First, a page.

Jeff Black talks up his Kansas City roots ahead of his Friday night show at Knuckleheads
When songwriter Jeff Black left Kansas City for Nashville in 1989, he hoped to make it as the classic Music Row writer — Alison Krauss, Sam Bush and many others covered his songs. But before he knew it, Black had a double handful of his own solo albums (including two collections of B-sides). This year, Black, on his own Lotos Nile imprint, set loose Folklore, a wide-ranging collection of acoustic tales of family, friends and other characters captured in song, including his grandmother in the title track and “emo rockers at the Costco” stocking up on powdered milk and diapers in “Tom Domino.”
Jeff Black will play solo at the Retro Lounge at Knuckleheads on Friday. We spoke to him on the phone from Nashville.
The Pitch: Could you give us a sketch of your background in Kansas City?
Black: I was born in Kansas City, and I grew up in Liberty. That’s my old hometown, although I’m almost on my 25th anniversary in Nashville, and I’ve definitely established some pretty strong roots here in Tennessee.
But you started to play here in town….
Oh, yeah. I was trying to play everywhere I could play. I remember dragging around my PA system and playing all the writer’s nights. I walked into Blayney’s one night, and there were acoustic acts playing before the blues bands. I went down there to audition, and the owner talked to me for a minute and said, “Well, I’ve got all that stuff booked up, but I am looking for a bouncer.” A bouncer at Blayney’s was my first job in the music business.
I knew it was inevitable that there would be a night open up, and that’s when I started—one night, then two, three. I played at some hotels, and some clubs that I’m sure that have gone by the wayside. Everybody at the Grand Emporium was very kind to me, and I played there many times. At the Uptown, I opened for Edgar Winter, Jerry Jeff Walker, Dave Mason. I played at the Folly and opened up for Nanci Griffith, and I played some shows with Guy Clark. The great thing about Kansas City at that time was the ratio of songwriters, compared to and cover bands and blues bands, really worked in my favor. There were not a lot of people like me running around with an acoustic guitar.
I met Iris DeMent at the open mic at Harling’s Upstairs. We became friends, and I played on some of her demos, like the demo of “My Town.” She moved to Nashville and wrote me a letter and said she thought my songs would shine down here.
For most of your songs, especially on Folklore, it’s hard to imagine anyone else singing them.
[Laughing] Well, that seems to be the course that everything has taken. Before I even started making records, I’d always been someone who felt like it wasn’t that physical album that validated you. I have always considered myself a recording artist, and even as hard as I’ve tried to write a song (for someone else), they’ve always turned into songs I would sing myself. That’s probably what kept me out of mainstream country music.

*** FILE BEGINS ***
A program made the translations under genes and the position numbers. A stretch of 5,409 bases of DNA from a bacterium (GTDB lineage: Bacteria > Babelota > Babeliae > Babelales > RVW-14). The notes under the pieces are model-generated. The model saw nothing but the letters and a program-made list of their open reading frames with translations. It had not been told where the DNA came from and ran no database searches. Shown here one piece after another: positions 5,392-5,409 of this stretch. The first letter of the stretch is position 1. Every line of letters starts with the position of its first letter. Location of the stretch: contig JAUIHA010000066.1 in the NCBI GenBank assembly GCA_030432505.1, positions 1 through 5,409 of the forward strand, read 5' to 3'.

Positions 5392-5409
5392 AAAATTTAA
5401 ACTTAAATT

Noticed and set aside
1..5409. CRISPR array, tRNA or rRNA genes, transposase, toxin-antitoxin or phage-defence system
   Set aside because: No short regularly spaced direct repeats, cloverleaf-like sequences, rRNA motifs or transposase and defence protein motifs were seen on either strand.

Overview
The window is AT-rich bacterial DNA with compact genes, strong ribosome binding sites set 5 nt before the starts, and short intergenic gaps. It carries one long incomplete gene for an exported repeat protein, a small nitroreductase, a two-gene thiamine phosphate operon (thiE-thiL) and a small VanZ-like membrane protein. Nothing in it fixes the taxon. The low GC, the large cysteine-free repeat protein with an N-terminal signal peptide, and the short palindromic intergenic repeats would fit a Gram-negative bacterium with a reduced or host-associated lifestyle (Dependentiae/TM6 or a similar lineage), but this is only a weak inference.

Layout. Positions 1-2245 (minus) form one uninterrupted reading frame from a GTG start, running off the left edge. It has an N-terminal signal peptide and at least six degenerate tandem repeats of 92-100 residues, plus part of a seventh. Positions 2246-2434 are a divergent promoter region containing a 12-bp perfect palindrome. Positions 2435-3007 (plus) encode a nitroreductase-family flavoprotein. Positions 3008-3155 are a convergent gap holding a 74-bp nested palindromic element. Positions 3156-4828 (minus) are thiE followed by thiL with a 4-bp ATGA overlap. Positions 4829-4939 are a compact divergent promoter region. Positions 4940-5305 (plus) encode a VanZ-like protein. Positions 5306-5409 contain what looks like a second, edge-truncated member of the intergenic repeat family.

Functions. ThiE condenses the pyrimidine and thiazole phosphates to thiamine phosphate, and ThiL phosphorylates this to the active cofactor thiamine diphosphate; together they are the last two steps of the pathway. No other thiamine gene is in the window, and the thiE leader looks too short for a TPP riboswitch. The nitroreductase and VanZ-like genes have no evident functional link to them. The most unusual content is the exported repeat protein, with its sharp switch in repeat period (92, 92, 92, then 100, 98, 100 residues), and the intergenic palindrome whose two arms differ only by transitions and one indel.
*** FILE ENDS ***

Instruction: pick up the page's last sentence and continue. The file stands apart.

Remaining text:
Writing is a strange trick. You really have to work hard to keep pushing the antennae up a little higher, and it’s a combination of that jetstream of information that’s flowing above your head and all of that stuff that comes from way down deep inside.
Folklore definitely has a “short story collection” feel. Where does a song like “Tom Domino” come from?
My friend Tom and I shared a wonderfully dark sense of humor. That’s a song I wrote for him when he was still alive. He fought cancer for over three years. He also inspired “That’s Just About Right” [a hit for Blackhawk in 1996].
When he started his battle with cancer… you know, there are lots of situations that come up in my life where I don’t know what to do. When I don’t know what to do, I have to write, and it’s always puzzling to me that I don’t think of that first [laughs]. I wanted to write a song that said everything about when you have a friend like that and feel so helpless. We want to say majestic things, but we don’t really know what’s going on. It’s every bit as important to get a grin out of it as it is to cry your eyes out, and you can’t help but feel the way I do when you see the emo rockers at the Costco. You better set [the moments] up and knock ‘em down and keep your sense of humor about it.
The Folklore songs seem perfect for a solo acoustic show in a smaller room.
This show is very special to me. I have been getting some wonderful help from my own private little patch fund visionaries, supporters, friends and fans called The Blacklist. They’re as much a part of the creative process as anyone, and they make it happen for me.
So you’ll be singing new songs for this one?
I’m not sure what spirit guides are pushing me through these little doorways, but I’m always writing songs. I’ve got a new record coming that’s going to be called Calliope Song, and it just never ends. I’m definitely to be previewing new songs. I can’t work any other way.
Jeff Black plays at Knuckleheads on Friday, October 17. Details here.